The will to make a Will

February 15, 2019

Most Canadians are uninterested in making a Will. Literally. Statistics show that over 55% of Canadians do not have a Last Will and Testament. While “numbers never lie”, the percentage of Canadians without a Will is astonishing, considering how easy and affordable it is to make a Will.

There are lawyers who draft Wills for several hundred dollars; never mind the cheap do-it-yourself online Wills, which are never recommended – because you pay for what you get. There is no replacement for the personal attention of a lawyer to ensure your Will reflects properly your personal circumstance and takes advantage of current estate planning strategies to minimize estate fees and taxes.

A Will allows you to decide who will receive your property when you die, decide who will manage the business of your estate, decide who will hold property for minors until they reach the age of majority and who will be the guardian of your minor children. Practically, a Will also works to lessen legal expenses and minimize family fights down the road.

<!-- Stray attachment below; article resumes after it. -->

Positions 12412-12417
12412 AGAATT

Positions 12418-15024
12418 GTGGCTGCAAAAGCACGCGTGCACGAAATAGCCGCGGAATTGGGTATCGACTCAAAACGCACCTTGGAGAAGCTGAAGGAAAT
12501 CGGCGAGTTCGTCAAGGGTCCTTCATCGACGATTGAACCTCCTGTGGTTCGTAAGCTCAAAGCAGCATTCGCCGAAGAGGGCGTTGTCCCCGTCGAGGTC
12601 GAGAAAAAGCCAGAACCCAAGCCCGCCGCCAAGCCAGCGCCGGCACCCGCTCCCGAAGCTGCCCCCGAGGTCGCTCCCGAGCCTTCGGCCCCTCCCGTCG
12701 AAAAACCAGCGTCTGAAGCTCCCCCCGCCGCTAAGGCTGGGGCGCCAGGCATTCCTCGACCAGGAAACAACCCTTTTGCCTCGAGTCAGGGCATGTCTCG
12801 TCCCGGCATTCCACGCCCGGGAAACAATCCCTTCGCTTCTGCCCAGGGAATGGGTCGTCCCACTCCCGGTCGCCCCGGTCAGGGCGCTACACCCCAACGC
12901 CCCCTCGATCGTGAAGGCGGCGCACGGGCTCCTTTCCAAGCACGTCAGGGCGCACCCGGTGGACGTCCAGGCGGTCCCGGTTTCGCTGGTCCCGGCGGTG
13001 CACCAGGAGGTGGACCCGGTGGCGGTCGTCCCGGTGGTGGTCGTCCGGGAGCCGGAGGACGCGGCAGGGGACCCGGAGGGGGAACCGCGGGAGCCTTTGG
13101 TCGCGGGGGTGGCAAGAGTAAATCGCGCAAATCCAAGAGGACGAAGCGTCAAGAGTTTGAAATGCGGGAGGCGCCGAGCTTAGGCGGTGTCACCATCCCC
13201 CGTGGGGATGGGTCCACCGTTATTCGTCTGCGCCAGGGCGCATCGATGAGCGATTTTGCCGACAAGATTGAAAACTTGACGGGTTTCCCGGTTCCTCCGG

It follows that people should have the desire to dictate what happens with their affairs when they die. Why then do so many Canadians lack the will to make a Will?

A possible answer is that people do not like to think of their own death. This could be why the number of Canadians without a Will is so high. The fear prevents people from even commencing the estate planning process. But I have found, that people may begin our meeting with apprehension and nervousness, but quickly find the process therapeutic. After the process no less, people are given a peace of mind knowing that their affairs are in order.

Thank you for reading.

The general information on this page is not applicable to any specific case and is intended for information purposes only. It is not a substitute for legal advice and may not be relied on as such. Readers are expressly advised to consult with a qualified lawyer for advice regarding their specific circumstances and entitlements under Ontario law.

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